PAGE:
For many older adults, mobility limitations, health issues and low energy can keep them from the social engagement they once enjoyed. Especially in seniors who live alone, social isolation can lead to loneliness, depression and poor physical health. Pet therapy has been shown to benefit seniors by improving depression and anxiety symptoms, increasing self-care, and even improving heart-health. It turns out giving and receiving unconditional love is literally good for your heart.
Proven Benefits of Pet Companionship
The Pets for the Elderly Foundation, a nationwide charity committed to connecting seniors with therapy animals, has collected research on pet therapy for seniors. These studies discuss the physiological and psychological impact of animals on seniors’ quality of life. Here are their findings:
Heart Health—Frequent interaction with a pet can lower blood pressure and cholesterol, decreasing the risk of cardiovascular disease.
Improved Activity—Walking, grooming or playing with a pet increases the frequency of physical activity and exercise, which in turn has countless health benefits.
Healthy Behavior—Those who own a pet tend to take better care of themselves. Caring for a pet helps to develop a routine, encouraging owners to eat regularly or complete chores and other tasks.
Social & Emotional Benefits
Increased Interaction—Walking a dog gets senior owners out of the house and increases their opportunities to socialize with neighbors.
Decreased Loneliness—Pets provide companionship, giving isolated seniors a source for affection, conversation and activity.
Stress Relief—Being with a pet increases levels of serotonin, the “feel good” hormone that relieves stress. It also provides physical contact, which helps to calm anxiety.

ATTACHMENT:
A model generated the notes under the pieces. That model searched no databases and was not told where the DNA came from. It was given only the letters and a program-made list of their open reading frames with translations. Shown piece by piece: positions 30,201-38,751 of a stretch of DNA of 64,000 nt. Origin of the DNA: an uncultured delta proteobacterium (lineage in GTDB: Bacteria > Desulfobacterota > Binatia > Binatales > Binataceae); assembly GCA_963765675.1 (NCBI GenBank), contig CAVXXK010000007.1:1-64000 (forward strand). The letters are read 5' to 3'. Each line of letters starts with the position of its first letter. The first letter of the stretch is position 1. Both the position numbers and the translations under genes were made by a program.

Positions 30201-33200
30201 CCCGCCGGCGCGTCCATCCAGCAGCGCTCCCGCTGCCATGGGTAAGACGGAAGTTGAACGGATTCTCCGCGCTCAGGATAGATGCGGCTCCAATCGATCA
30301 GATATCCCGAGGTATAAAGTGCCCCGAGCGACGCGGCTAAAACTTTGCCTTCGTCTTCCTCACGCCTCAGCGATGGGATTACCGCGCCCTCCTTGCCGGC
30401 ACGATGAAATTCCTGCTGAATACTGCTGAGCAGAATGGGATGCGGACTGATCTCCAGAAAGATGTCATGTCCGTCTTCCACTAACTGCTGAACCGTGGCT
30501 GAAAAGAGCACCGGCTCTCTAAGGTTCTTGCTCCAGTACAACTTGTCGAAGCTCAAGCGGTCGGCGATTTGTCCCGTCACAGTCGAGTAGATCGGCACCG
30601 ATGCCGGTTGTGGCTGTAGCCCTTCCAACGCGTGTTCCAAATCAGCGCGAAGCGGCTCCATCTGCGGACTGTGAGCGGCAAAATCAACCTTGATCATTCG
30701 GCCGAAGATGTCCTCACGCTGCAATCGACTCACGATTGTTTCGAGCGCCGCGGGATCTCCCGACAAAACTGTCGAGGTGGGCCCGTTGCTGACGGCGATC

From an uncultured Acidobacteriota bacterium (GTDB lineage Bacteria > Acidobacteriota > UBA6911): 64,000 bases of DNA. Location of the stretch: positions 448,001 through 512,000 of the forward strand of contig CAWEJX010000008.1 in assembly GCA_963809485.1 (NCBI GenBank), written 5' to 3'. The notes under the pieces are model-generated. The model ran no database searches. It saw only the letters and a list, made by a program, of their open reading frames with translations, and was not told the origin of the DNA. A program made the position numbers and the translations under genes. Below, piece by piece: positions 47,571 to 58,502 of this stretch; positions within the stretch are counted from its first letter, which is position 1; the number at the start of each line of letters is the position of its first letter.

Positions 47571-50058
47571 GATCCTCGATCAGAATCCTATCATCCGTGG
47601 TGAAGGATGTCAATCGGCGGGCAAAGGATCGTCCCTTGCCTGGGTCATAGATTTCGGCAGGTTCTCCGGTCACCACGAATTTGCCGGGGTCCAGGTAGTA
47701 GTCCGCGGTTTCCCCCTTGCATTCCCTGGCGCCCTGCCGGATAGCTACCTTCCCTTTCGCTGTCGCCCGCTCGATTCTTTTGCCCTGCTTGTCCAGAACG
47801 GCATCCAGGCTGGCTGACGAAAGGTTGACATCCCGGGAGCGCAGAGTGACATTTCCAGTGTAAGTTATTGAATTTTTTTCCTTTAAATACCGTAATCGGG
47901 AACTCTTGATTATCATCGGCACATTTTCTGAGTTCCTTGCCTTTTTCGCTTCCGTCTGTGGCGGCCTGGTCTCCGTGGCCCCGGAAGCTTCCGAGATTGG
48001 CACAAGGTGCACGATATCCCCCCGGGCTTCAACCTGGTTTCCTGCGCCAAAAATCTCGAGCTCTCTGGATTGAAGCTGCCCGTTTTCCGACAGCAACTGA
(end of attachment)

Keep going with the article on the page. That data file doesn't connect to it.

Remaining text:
Better Self-Esteem—For seniors discouraged by their age, appearance or limited abilities, pets are welcome company, reminding seniors that they are still capable of being loved and needed.
Sense of Purpose—The company of an animal provides a reason to get up in the morning. Pets combat depression symptoms by eliminating feelings of worthlessness or helplessness. Knowing that they are loved and needed enhances seniors’ mental health.
Things to Consider Before Getting a Pet
If you think your loved one would benefit from owning a pet, ask yourself these questions to help you make a wise decision:
What is the best choice for a pet? If your loved one has trouble walking or is more limited in their ability to provide constant attention to a pet, a cat might be a better choice than a dog.
Is my loved one an experienced pet owner?
Taking on the responsibilities of owning a pet could be overwhelming for a senior who has never had one before.
Are finances an issue? Consider your loved one’s financial situation. Animal care can be expensive, and if your loved one is on a fixed income, owning a pet could cause financial burdens. Assess the costs before you commit.
Choose the right pet. Do your research to find a pet whose age, size, personality and energy level fit well with your loved one’s.
Could I adopt an animal in need? Older animals in shelters have a lower adoption rate than puppies or kittens and have a greater risk of being euthanized. Adopting an adult, healthy pet for your loved one can eliminates the stress of training, match your loved one’s energy level and save the life of a loving animal.
By Caren Parnes